Sci-fi becomes reality with the rise of ‘smart drugs’ at work
03 February 2015
03 February 2015
Writing in The Conversation, Karen Dale and Brian Bloomfield say that increased use of "smart drugs" risks creating a new norm in workplace culture.
The potential of “smart drugs” that improve our memory, focus and capacity for work has taken a hold of the popular imagination. Two recent blockbuster films have played a part. Both Limitless and Lucy wove stories around the possibilities of humans using drugs to access more of their brain power and gain super human abilities.
There’s a risk, however, that as this idea becomes more ubiquitous – in fictional accounts and real life – it will create a new norm in workplace culture. A quick Google of “the real limitless drug” shows the extent to which fantasy has spilled over into curiosity, debate and the potential for experimentation.
Part of what the fictional accounts seen in Limitless and Lucy do is change how drug use is described in relation to work. For example, when it comes to drug use among employees, the conventional account assumes drugs are recreational, taken outside of work, with effects that are basically inimical to being productive. Indeed, drug-taking is normally seen as a problem for management, with testing regimes and disciplinary policies devised in order to control and eliminate what is seen as bad behaviour.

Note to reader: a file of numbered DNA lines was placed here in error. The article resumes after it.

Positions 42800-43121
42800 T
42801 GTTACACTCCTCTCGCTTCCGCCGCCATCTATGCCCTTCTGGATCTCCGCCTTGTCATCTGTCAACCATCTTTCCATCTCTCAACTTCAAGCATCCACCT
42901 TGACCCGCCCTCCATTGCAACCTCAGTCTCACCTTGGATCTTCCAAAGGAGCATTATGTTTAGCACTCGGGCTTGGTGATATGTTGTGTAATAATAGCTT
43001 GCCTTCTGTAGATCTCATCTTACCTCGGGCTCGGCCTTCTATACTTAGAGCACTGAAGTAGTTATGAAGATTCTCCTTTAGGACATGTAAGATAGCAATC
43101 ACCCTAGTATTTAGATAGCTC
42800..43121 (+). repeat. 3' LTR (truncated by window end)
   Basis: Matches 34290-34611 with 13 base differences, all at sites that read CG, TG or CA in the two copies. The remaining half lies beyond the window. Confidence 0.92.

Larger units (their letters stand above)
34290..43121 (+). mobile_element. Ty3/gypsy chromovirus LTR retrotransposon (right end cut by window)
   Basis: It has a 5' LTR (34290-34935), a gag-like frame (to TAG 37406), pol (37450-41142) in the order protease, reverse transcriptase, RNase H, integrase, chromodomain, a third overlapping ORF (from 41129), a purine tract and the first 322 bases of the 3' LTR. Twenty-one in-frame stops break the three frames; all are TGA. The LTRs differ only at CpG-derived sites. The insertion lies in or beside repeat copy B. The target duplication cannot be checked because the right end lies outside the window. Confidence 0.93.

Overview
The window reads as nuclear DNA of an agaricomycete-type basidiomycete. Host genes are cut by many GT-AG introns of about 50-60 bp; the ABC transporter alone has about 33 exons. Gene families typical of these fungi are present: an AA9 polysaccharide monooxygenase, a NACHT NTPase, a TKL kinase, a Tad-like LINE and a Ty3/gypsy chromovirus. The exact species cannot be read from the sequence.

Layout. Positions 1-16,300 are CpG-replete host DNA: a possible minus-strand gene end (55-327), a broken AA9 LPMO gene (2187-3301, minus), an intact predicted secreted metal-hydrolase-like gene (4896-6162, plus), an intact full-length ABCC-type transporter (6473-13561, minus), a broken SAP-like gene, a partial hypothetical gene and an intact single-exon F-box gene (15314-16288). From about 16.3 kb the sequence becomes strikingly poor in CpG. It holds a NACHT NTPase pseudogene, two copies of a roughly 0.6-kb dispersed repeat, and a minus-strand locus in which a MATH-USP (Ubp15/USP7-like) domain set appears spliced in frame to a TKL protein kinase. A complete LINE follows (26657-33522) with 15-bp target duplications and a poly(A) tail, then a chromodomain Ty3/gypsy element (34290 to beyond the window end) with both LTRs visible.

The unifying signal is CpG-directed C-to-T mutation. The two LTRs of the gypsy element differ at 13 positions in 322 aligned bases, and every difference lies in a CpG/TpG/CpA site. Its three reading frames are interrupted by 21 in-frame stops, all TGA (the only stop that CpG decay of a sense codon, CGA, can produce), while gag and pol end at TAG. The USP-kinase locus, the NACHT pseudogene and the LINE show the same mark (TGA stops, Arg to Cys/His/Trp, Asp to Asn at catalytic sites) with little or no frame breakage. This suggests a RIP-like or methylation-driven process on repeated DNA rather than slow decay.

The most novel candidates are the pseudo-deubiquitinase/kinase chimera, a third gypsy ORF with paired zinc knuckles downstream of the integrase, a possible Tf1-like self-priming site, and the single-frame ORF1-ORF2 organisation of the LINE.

But the new attitudes suggested through these films are different. They set the potential for an opposite scenario: where people take drugs to make themselves more productive, work longer, harder, and generally be more successful. The risks of the drugs involved – and there are many – are explored in the fictional accounts, but in the context of the idea of huge potential for personal change and high performance.
Indeed, there is some research that shows how certain drugs used for conditions such as Attention-Deficit Disorder (Ritalin), narcolepsy and shift-work disorder (modafinil), might provide wider possibilities for greater concentration, improved memory and focus in individuals not suffering from those conditions. However, even though a drug might be effective at improving focus on a task or the ability to concentrate for longer periods of time, that might well be at the expense of other faculties. Thus, although the efficacy of such drugs is contested within the scientific community, there is nonetheless an emerging debate as to how this technology might be used in the workplace.
These kinds of drugs suggest opportunities to extend people’s working lives, to motivate employees in less stimulating jobs, allow entry to roles that people might have previously found a stretch – and, of course, to allow employees to work more effectively, harder and for longer.
There has been anecdotal evidence regarding the use of drugs to enhance performance in extreme forms of work for many years – military staff, emergency service workers, medics – roles where extended periods of heightened concentration are literally a matter of life and death. Overall, our knowledge of the actual use of smart drugs by individuals looking to improve their performance at work is inevitably limited because the use of such drugs is predominantly off-label.
HR Magazine in the US ran a feature in 2005 on the problem of methamphetamine abuse among white collar professionals who are stressed out, using it to heighten their productivity and focus. And, it’s not uncommon to hear of executives (and academics) using enhancement drugs such as modafinil to counteract the effects of jet lag so they can continue to work at a high level without rest.